Report says youth unemployment chronic, concentrated and deeply rooted

Toni Ross works at Food and Paper Supply Co. on Jan. 27, 2017, in Chicago's Grand Crossing neighborhood. Ross has worked at the food service distributor for 27 years; she was hired through a youth program and is now store manager. The business' co-owner is slated to speak at a forum on youth unemployment Jan. 30, 2017. (Phil Velasquez / Chicago Tribune)

Toni Ross works at Food and Paper Supply Co. on Jan. 27, 2017, in Chicago’s Grand Crossing neighborhood. Ross has worked at the food service distributor for 27 years; she was hired through a youth program and is now store manager. The business’ co-owner is slated to speak at a forum on youth unemployment Jan. 30, 2017. (Phil Velasquez / Chicago Tribune)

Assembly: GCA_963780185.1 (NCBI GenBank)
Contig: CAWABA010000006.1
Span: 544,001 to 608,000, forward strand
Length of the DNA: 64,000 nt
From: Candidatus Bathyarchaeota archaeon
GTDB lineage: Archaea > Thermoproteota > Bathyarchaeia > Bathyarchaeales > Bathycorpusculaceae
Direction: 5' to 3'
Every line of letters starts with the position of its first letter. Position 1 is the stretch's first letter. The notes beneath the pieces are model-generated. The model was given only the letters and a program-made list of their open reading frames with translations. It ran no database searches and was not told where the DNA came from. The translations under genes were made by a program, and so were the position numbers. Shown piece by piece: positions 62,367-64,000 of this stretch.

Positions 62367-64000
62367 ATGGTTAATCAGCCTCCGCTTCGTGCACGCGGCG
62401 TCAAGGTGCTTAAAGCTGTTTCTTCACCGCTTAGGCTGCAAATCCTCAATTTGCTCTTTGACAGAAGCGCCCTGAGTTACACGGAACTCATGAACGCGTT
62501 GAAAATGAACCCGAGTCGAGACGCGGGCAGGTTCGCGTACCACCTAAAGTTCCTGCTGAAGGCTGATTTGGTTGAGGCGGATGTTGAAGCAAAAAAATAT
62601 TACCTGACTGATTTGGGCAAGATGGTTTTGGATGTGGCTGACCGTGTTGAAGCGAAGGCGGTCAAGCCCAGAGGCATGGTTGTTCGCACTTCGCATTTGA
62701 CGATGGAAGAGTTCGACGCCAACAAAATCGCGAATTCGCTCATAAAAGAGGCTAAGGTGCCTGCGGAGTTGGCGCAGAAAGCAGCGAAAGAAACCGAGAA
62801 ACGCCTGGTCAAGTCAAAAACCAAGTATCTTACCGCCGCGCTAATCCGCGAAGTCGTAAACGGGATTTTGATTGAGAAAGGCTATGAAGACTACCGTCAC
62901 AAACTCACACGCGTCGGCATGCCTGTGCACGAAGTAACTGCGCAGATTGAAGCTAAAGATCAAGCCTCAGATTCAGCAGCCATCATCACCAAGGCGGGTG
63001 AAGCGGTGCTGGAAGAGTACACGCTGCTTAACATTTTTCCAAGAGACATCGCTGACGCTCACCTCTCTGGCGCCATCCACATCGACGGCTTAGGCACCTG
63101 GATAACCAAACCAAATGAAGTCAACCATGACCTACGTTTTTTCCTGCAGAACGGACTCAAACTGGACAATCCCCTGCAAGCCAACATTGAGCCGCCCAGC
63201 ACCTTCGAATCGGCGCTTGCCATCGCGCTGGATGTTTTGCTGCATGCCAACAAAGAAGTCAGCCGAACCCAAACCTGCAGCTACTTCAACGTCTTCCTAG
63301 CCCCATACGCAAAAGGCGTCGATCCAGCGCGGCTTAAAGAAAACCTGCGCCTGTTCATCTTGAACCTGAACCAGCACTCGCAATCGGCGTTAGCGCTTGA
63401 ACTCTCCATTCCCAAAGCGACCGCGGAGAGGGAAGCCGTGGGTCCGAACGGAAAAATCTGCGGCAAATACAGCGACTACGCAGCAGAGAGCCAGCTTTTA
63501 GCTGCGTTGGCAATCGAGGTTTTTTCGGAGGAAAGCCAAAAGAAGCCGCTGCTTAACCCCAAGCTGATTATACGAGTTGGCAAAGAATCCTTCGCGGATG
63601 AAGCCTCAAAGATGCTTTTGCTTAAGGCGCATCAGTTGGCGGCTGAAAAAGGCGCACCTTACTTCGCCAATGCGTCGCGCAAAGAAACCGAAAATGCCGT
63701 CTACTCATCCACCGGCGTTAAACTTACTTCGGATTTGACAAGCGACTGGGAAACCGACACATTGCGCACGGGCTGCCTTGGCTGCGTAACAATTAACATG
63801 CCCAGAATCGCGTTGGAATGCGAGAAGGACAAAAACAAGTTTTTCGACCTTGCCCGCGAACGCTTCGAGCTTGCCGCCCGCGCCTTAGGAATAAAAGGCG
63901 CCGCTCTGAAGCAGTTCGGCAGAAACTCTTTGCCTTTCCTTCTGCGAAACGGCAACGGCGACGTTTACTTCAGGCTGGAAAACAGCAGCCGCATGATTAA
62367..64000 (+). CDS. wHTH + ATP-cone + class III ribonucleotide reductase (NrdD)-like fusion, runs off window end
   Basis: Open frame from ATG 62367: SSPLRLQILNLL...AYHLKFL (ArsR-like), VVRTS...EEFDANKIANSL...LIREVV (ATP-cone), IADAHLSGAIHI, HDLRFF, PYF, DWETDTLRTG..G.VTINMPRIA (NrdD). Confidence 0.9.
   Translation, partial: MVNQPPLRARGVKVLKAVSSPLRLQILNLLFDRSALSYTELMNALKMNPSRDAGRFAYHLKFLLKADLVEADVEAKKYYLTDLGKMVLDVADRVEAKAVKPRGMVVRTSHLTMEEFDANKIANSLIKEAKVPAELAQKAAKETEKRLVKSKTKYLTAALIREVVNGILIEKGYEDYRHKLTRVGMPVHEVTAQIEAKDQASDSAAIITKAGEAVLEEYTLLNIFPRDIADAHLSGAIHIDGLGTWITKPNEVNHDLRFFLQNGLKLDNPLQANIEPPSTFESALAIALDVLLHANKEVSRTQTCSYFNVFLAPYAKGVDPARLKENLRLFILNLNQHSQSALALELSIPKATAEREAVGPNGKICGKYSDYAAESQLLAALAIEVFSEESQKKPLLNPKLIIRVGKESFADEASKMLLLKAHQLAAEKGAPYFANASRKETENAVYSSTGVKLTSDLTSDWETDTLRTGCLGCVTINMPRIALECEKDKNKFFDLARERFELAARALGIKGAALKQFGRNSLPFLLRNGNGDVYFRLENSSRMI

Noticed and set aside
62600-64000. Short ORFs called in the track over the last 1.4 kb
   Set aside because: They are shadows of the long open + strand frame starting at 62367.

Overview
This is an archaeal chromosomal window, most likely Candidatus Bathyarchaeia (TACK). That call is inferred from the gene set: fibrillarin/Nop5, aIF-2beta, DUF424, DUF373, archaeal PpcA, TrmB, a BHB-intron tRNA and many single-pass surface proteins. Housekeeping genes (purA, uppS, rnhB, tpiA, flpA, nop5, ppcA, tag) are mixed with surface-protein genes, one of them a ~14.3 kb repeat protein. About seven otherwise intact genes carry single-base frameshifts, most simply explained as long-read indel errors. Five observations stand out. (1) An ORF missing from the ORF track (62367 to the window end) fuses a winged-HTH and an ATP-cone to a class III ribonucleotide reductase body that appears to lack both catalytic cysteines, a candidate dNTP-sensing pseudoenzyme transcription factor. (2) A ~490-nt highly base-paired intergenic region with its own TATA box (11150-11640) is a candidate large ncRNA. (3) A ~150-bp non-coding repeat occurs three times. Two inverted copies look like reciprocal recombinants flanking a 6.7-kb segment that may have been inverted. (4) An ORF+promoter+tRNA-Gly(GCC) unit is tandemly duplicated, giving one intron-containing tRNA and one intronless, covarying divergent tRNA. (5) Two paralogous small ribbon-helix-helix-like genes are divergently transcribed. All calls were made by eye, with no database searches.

An article from the Chicago Tribune highlights a new report from Great Cities Institute and commissioned by Alternative Schools Network for a January 30, 2017 hearing on youth joblessness at the Chicago Urban League. The report finds that youth unemployment is chronic, concentrated and deeply rooted.

Chicago is making scant progress in its ongoing battle against rampant youth joblessness, new statistics show, though there is a modicum of good news.

The share of 20- to 24-year-old black men who were neither working nor in school declined modestly between 2014 and 2015, from a dismal 47 percent to a still-dismal 43 percent, according to a report set to be presented Monday at the Chicago Urban League’s annual forum on the youth unemployment crisis.

Full Story from the Chicago Tribune »

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